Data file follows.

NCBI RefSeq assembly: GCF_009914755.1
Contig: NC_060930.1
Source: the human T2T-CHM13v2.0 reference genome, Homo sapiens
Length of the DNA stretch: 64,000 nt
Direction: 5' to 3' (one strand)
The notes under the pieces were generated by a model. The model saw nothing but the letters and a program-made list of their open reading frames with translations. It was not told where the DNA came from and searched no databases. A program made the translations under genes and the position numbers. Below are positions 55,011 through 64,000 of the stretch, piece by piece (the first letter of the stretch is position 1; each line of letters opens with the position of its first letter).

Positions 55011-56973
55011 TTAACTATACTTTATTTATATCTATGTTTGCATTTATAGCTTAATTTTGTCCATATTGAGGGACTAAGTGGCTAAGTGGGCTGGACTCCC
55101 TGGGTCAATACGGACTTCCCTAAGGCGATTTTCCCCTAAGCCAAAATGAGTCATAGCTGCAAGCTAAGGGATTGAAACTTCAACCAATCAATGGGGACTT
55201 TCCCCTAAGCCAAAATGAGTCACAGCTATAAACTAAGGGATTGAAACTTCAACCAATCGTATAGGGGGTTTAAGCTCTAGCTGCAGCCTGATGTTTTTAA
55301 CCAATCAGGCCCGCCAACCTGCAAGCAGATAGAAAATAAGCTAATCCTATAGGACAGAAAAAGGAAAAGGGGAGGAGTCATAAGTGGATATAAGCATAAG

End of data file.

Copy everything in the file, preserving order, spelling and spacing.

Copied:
NCBI RefSeq assembly: GCF_009914755.1
Contig: NC_060930.1
Source: the human T2T-CHM13v2.0 reference genome, Homo sapiens
Length of the DNA stretch: 64,000 nt
Direction: 5' to 3' (one strand)
The notes under the pieces were generated by a model. The model saw nothing but the letters and a program-made list of their open reading frames with translations. It was not told where the DNA came from and searched no databases. A program made the translations under genes and the position numbers. Below are positions 55,011 through 64,000 of the stretch, piece by piece (the first letter of the stretch is position 1; each line of letters opens with the position of its first letter).

Positions 55011-56973
55011 TTAACTATACTTTATTTATATCTATGTTTGCATTTATAGCTTAATTTTGTCCATATTGAGGGACTAAGTGGCTAAGTGGGCTGGACTCCC
55101 TGGGTCAATACGGACTTCCCTAAGGCGATTTTCCCCTAAGCCAAAATGAGTCATAGCTGCAAGCTAAGGGATTGAAACTTCAACCAATCAATGGGGACTT
55201 TCCCCTAAGCCAAAATGAGTCACAGCTATAAACTAAGGGATTGAAACTTCAACCAATCGTATAGGGGGTTTAAGCTCTAGCTGCAGCCTGATGTTTTTAA
55301 CCAATCAGGCCCGCCAACCTGCAAGCAGATAGAAAATAAGCTAATCCTATAGGACAGAAAAAGGAAAAGGGGAGGAGTCATAAGTGGATATAAGCATAAG